[whatwg] Fakepath revisited
alexhenrie24 at gmail.com
Mon Sep 7 11:41:16 PDT 2009
On Mon, Sep 7, 2009 at 9:41 AM, Anne van Kesteren<annevk at opera.com> wrote:
> On Mon, 07 Sep 2009 17:38:39 +0200, Nils Dagsson Moskopp
> <nils-dagsson-moskopp at dieweltistgarnichtso.net> wrote:
>> As the fakepath problem occured precisely because Web Developers Are
>> Stupid, maybe an easy way out would be to spec a method to get the real
>> value (or write it boldly into the spec annotations) ?
> File.name -- http://dev.w3.org/2006/webapi/FileUpload/publish/FileAPI.html
Think about how this will affect web development 20 years from now.
Inexperienced web developers will try to use the more intuitive
property foo.value, not realizing that they should use
foo.files.name instead. They may not know that foo.files.name
exists, or they may assume that it behaves the same as foo.value. Some
of those developers will think that the compatibility problems that
led to fakepath still exist, and will use
foo.value.substr(foo.value.lastIndexOf("\\") + 1) despite the
potential problems if the filename actually contains a backslash. In
all, HTML will be harder to learn and bad designs will continue to be
Actually, I just realized one reason why Firefox's omission of
fakepath hasn't caused widespread compatibility problems. Think about
it: if there are no backslashes in the file name, then
foo.value.substr(foo.value.lastIndexOf("\\") + 1) will work perfectly
happily with both "C:\fakepath\upload.txt" and "upload.txt", because
lastIndexOf will return -1 if no backslashes are found. Clearly, the
affected web pages are doing a bit more than just trying to extract
the file name or extension. Can you please share the list of web pages
you found that are affected by this problem, so that we can see
exactly what they're trying to do?
On Mon, Sep 7, 2009 at 9:56 AM, Aryeh Gregor <Simetrical+w3c at gmail.com> wrote:
> On Mon, Sep 7, 2009 at 4:24 AM, Alex Henrie <alexhenrie24 at gmail.com> wrote:
> > Also, I suspect that if the manufacturers of
> > the affected routers aren't interested in releasing updates to make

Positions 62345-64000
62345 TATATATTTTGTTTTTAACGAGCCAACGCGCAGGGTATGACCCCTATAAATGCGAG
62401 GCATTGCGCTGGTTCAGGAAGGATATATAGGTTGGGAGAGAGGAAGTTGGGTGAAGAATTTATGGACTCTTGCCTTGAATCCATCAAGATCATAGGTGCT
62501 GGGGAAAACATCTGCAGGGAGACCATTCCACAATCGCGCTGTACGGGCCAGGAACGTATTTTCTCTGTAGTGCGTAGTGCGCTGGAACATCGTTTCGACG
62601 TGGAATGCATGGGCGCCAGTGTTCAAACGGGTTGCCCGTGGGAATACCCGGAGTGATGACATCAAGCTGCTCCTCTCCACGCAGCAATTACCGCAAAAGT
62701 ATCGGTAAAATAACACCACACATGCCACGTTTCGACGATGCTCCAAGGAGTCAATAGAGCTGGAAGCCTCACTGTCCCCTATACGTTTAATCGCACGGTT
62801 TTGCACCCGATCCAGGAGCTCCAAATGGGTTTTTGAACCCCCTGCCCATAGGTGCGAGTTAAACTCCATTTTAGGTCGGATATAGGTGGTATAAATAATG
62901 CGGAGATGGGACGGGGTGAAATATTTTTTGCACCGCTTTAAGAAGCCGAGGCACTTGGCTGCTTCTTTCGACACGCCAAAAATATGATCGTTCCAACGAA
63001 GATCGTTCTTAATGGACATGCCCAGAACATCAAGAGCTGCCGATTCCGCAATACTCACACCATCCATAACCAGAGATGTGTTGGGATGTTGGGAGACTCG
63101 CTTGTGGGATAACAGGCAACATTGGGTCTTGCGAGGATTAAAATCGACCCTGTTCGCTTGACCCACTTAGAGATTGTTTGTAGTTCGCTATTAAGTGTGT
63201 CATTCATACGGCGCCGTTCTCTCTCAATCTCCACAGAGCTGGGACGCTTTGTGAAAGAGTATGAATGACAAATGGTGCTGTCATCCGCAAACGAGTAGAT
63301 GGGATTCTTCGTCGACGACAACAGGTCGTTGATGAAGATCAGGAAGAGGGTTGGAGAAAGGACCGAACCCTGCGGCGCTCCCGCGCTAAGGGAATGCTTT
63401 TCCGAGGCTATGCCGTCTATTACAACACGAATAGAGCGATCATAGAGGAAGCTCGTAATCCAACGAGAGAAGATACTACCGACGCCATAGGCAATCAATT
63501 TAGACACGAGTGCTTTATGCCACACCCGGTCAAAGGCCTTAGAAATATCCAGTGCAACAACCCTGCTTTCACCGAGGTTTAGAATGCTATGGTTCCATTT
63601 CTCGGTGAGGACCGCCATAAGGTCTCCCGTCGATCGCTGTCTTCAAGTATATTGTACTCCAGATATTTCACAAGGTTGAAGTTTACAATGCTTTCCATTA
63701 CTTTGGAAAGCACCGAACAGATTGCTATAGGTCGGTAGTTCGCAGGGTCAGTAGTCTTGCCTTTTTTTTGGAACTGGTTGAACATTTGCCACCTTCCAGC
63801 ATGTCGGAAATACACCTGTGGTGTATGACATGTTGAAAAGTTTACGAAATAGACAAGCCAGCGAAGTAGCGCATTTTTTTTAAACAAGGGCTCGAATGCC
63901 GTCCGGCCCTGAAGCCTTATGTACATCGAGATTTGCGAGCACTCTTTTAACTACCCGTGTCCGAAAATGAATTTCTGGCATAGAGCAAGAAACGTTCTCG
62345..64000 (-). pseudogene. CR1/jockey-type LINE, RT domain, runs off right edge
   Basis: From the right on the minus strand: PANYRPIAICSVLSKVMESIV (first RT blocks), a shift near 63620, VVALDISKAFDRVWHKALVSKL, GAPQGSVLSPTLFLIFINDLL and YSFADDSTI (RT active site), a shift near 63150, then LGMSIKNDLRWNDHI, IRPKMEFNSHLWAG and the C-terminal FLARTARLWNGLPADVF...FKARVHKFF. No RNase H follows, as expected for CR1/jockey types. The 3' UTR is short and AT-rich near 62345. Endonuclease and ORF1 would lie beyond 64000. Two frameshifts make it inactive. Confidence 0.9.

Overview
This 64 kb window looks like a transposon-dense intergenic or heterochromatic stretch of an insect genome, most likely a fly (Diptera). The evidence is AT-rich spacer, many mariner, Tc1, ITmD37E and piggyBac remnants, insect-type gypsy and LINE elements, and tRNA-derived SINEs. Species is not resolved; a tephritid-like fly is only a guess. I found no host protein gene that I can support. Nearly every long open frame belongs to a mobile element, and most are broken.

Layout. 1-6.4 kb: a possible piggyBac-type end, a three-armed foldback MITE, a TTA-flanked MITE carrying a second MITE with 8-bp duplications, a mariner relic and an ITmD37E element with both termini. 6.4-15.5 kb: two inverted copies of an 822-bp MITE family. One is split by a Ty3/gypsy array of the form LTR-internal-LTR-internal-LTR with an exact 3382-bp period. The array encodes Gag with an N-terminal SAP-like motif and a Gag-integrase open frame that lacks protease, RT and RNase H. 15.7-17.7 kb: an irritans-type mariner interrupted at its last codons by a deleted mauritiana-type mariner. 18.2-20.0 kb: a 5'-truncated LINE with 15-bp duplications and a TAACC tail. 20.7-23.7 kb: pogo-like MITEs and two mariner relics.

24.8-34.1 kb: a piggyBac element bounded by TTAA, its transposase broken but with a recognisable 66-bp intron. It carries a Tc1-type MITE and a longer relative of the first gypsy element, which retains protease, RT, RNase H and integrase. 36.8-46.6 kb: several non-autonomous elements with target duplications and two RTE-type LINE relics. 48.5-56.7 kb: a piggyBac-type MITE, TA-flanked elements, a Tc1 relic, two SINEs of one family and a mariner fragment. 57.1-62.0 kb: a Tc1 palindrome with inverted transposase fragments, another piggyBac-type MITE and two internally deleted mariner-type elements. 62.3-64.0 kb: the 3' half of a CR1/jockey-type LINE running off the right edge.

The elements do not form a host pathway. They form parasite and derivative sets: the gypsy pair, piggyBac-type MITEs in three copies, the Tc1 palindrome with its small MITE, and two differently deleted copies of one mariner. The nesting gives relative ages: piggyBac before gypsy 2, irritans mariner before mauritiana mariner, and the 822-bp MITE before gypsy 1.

> > them work in non-fakepath browsers like Firefox, they may not be
> > interested in releasing updates for them at all.
> IIRC, the problem is that you can't upload the new firmware to the
> router at all, so the manufacturer can't release an update to fix it.
> It can only make sure it's fixed in new models.
You know, if the manufacturers cared they could release a program that
updated the router without using the broken web interface.
> > Essentially, you are choosing to trade long-term good design for
> > short-term compatibility.
> Browser vendors cannot sacrifice compatibility for long-term goals,
> because their users will rebel. Any standard that demands
> incompatibility with existing content will be ignored by implementors,
> as XHTML was, and thus useless to authors. That's the fact of the
> matter, whether we like it or not. New APIs can be introduced, but
> old ones can't be changed in incompatible ways.
CSS2 demanded incompatibility with IE6 and IE7's previous
implementations. IE8 resolved these problems and IE8 users haven't
taken to the streets of Redmond with pitchforks yet. I'm asking the
same thing: take good behavior from Firefox, Safari, and Chrome and
get it working in IE and Opera too. It's not impossible, and it's well
worth it in the long term.
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